1.Of Saint Olaf’s Bringing Up
Olaf, Harald Grenske’s son, was brought up by his stepfather Sigurd Syr and his mother Asta. Hrane the Far-travelled lived in the house of Asta, and fostered this Olaf Haraldson. Olaf came early to manhood, was handsome in countenance, middle-sized in growth, and was even when very young of good understanding and ready speech.
Sigurd his stepfather was a careful householder, who kept his people closely to their work, and often went about himself to inspect his corn-rigs and meadowland, the cattle, and also the smith-work, or whatsoever his people had on hand to do.
2. Of Olaf And King Sigurd Syr
It happened one day that King Sigurd wanted to ride from home, but there was nobody about the house; so he told his stepson Olaf to saddle his horse. Olaf went to the goats’ pen, took out the he-goat that was the largest, led him forth, and put the king’s saddle on him, and then went in and told King Sigurd he had saddled his riding horse.
Now when King Sigurd came out and saw what Olaf had done, he said
"It is easy to see that thou wilt little regard my orders; and thy mother will think it right that I order thee to do nothing that is against thy own inclination. I see well enough that we are of different dispositions, and that thou art far more proud than I am."
Olaf answered little, but went his way laughing.
3. Of Ring Olaf’s Accomplishments
When Olaf Haraldson grew up he was not tall, but middle-sized in height, although very thick, and of good strength. He had light brown hair, and a broad face, which was white and red. He had particularly fine eyes, which were beautiful and piercing, so that one was afraid to look him in the face when he was angry.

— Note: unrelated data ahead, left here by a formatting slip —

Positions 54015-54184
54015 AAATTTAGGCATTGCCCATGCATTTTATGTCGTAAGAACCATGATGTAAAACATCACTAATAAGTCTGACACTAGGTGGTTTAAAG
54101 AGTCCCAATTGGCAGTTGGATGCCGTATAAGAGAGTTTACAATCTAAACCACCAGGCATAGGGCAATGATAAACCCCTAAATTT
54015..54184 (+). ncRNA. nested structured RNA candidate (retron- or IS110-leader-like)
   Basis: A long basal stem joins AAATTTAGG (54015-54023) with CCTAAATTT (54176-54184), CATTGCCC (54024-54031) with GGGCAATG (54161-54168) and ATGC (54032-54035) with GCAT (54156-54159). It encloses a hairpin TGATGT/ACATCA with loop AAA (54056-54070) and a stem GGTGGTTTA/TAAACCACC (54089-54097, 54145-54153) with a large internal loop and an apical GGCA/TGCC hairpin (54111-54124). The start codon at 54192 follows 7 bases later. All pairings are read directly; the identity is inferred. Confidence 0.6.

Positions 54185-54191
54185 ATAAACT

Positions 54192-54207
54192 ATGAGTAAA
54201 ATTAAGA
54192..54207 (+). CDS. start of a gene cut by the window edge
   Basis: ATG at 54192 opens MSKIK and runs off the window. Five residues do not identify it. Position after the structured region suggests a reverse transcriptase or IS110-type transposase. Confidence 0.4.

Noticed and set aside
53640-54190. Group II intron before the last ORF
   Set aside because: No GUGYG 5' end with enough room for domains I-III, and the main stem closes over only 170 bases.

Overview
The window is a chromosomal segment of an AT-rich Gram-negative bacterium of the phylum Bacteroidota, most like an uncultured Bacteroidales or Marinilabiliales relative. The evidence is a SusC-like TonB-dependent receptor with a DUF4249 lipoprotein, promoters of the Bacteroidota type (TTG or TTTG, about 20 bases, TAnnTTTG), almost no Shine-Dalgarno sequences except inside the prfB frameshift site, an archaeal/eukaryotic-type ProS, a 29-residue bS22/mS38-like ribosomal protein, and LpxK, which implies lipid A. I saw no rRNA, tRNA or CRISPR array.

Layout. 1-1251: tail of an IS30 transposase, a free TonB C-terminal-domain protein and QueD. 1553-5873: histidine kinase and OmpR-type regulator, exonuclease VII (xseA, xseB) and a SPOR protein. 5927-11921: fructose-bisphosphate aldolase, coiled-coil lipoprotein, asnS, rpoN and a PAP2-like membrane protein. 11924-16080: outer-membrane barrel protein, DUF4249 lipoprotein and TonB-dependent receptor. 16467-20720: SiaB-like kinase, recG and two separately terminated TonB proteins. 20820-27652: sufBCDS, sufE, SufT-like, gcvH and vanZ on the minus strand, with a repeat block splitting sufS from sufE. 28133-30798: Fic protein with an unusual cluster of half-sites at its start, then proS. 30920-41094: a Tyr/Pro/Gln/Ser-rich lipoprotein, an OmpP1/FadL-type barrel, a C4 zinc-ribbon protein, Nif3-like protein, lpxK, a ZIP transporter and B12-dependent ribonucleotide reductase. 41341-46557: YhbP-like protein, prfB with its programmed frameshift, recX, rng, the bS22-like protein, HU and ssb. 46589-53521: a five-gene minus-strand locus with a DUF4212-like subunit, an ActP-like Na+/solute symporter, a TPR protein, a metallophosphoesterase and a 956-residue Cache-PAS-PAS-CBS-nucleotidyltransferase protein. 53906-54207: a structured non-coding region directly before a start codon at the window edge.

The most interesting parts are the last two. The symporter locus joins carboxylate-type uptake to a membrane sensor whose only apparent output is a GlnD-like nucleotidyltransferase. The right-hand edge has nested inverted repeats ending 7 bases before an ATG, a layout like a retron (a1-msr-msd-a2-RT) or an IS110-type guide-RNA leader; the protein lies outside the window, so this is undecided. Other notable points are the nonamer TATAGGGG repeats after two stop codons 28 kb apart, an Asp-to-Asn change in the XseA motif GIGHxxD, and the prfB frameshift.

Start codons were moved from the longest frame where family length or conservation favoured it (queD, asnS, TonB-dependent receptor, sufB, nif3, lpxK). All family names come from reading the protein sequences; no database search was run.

Olaf was very expert in all bodily exercises, understood well to handle his bow, and was distinguished particularly in throwing his spear by hand: he was a great swimmer, and very handy, and very exact and knowing in all kinds of smithwork, whether he himself or others made the thing.
He was distinct and acute in conversation, and was soon perfect in understanding and strength. He was beloved by his friends and acquaintances, eager in his amusements, and one who always liked to be the first, as it was suitable he should be from his birth and dignity. He was called Olaf the Great.
4. King Olaf’s War Expedition
Olaf Haraldson was twelve years old when he, for the first time, went on board a ship of war (A.D. 1007). His mother Asta got Hrane, who was called the foster-father of kings, to command a ship of war and take Olaf under his charge; for Hrane had often been on war expeditions.
When Olaf in this way got a ship and men, the crew gave him the title of king; for it was the custom that those commanders of troops who were of kingly descent, on going out upon a viking cruise, received the title of king immediately although they had no land or kingdom. Hrane sat at the helm; and some say that Olaf himself was but a common rower, although he was king of the men-at-arms. They steered east along the land, and came first to Denmark.